The Town Council Municipal Building

The majority of Town Council decided to soent $15 million now to renovate Municipal 1 Building, commonly called town hall, rather than spend twice as much in 10 years. (File photo)

Gilbert is moving forward on an estimated $15.4 million renovation of its Municipal 1 Building, commonly called Town Hall because it houses the Council Chambers, administrative offices, including the leadership team and the Town Clerk.

Council recently approved change orders that came with increases in the contracts for the project’s architect and construction manager despite objection from Councilman Jared Taylor.

“I think there is probably a more efficient use of some of these dollars than what we have here,” he said at the Dec. 5 meeting.

 “I know the town is growing and we have a bit more needs but I’m just not sure what we are doing is in line with how we wanted to keep that cost in a box,” Taylor added.

Mayor Jenn Daniels said the town has an opportunity to re-invest in the building to meet future needs.

“This isn’t for today’s needs,” she said. “This is planning for tomorrow’s needs, which as we know comes pretty quickly in the Town of Gilbert as we continue to grow.”

Daniels said the town is expected to reach build-out in about a decade with a population of 330,000. The town’s head count was estimated at 248,279 in 2018, according to the U.S. Census Bureau.

She said if the town spends the money now for the remodel, it won’t have to do it in 10 years.

“This building is more than 20 years old now and is not currently meeting the needs,” she said. “The original plan was to have this building and then to phase in a second building on this site.”

Daniels said it would cost the town less to renovate the existing building than to build a new one later on.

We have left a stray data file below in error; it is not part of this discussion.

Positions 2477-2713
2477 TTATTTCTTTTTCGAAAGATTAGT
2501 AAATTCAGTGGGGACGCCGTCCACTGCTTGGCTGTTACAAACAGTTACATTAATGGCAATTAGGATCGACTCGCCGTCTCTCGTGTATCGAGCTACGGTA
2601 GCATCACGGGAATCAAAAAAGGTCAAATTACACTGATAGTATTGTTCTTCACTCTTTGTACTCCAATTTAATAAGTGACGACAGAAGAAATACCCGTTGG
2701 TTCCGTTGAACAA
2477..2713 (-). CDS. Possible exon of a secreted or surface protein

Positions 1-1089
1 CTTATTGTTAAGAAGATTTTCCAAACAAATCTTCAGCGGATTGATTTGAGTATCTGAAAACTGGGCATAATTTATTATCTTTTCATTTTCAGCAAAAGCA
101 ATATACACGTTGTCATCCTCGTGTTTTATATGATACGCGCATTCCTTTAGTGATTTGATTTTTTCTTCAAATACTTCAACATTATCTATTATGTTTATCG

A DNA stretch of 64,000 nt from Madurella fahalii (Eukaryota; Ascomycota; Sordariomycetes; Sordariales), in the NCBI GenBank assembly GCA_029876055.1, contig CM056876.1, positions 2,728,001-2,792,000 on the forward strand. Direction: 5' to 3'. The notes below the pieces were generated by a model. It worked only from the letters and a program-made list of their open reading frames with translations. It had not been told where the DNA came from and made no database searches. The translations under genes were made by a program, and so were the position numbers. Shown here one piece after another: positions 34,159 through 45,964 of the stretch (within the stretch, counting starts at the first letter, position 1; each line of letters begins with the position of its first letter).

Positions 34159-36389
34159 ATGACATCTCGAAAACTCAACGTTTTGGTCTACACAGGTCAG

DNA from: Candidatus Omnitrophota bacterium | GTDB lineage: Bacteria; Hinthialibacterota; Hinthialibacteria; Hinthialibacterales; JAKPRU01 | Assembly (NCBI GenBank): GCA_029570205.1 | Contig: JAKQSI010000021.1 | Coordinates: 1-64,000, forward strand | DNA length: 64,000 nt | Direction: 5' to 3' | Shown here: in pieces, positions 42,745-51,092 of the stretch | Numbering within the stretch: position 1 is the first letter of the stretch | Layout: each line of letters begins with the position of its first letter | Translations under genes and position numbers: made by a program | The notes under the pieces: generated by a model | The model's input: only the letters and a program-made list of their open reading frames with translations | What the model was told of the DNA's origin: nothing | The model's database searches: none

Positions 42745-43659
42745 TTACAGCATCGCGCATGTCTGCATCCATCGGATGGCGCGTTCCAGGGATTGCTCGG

“I realize we might be planning for build-out but that’s our job,” she said.

The council voted 5-2 for the change orders with Taylor and Councilwoman Aimee Yentes opposed.

The renovation project is currently in design with construction expected to take place from December 2020 to December 2021, according to town spokeswoman Jennifer Harrison.

“The entire building will be renovated, including replacing or upgrading the exterior glass, HVAC systems, roofing, flooring, fixtures and furniture,” she said in an email “The existing balcony on the north side of the second story will also be enclosed to gain more floor space for employees.”

The project will add about 1,000 square feet to the building by enclosing the second-floor balcony, according to Harrison. 

“The renovations, along with new furniture, will allow the building to accommodate approximately 40 additional workstations,” she said.

The renovation will offset the need for a new building in the future, she added.

“Without these renovations, the building will be at capacity within a few years,” she said. 

“Staff did look into the possibility of building a new structure, which would cost approximately $30 million,” Harrison added. “Renovating the Municipal I building is a more cost-effective solution.”

The projected $15.4 million for the renovation includes all costs for design and construction, as well as some minor renovations that took place last year.

The two-story, 50,000-square-foot Municipal building was completed in 1992 when the town’s population was 37,000.

It is the first of three main buildings on the town’s municipal campus, which includes a public safety complex for fire, police and courts and a second municipal building.